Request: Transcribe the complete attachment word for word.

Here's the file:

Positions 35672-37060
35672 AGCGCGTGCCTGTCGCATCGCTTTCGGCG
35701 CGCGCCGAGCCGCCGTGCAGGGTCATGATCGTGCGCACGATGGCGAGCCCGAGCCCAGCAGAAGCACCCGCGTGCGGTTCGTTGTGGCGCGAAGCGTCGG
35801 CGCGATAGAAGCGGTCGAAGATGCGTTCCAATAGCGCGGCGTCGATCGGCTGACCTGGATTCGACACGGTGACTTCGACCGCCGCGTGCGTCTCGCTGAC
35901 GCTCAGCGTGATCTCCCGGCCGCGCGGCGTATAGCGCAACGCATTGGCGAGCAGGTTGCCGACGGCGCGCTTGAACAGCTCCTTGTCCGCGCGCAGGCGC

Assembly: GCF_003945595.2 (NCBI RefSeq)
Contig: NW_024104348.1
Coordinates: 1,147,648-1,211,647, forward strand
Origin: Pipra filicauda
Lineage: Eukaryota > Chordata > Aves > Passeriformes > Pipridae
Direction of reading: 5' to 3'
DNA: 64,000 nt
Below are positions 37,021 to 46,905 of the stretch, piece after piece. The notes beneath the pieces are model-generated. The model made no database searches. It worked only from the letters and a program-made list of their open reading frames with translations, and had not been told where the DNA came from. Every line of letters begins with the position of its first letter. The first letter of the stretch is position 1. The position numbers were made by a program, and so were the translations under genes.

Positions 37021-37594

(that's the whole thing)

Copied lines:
Positions 35672-37060
35672 AGCGCGTGCCTGTCGCATCGCTTTCGGCG
35701 CGCGCCGAGCCGCCGTGCAGGGTCATGATCGTGCGCACGATGGCGAGCCCGAGCCCAGCAGAAGCACCCGCGTGCGGTTCGTTGTGGCGCGAAGCGTCGG
35801 CGCGATAGAAGCGGTCGAAGATGCGTTCCAATAGCGCGGCGTCGATCGGCTGACCTGGATTCGACACGGTGACTTCGACCGCCGCGTGCGTCTCGCTGAC
35901 GCTCAGCGTGATCTCCCGGCCGCGCGGCGTATAGCGCAACGCATTGGCGAGCAGGTTGCCGACGGCGCGCTTGAACAGCTCCTTGTCCGCGCGCAGGCGC

Assembly: GCF_003945595.2 (NCBI RefSeq)
Contig: NW_024104348.1
Coordinates: 1,147,648-1,211,647, forward strand
Origin: Pipra filicauda
Lineage: Eukaryota > Chordata > Aves > Passeriformes > Pipridae
Direction of reading: 5' to 3'
DNA: 64,000 nt
Below are positions 37,021 to 46,905 of the stretch, piece after piece. The notes beneath the pieces are model-generated. The model made no database searches. It worked only from the letters and a program-made list of their open reading frames with translations, and had not been told where the DNA came from. Every line of letters begins with the position of its first letter. The first letter of the stretch is position 1. The position numbers were made by a program, and so were the translations under genes.

Positions 37021-37594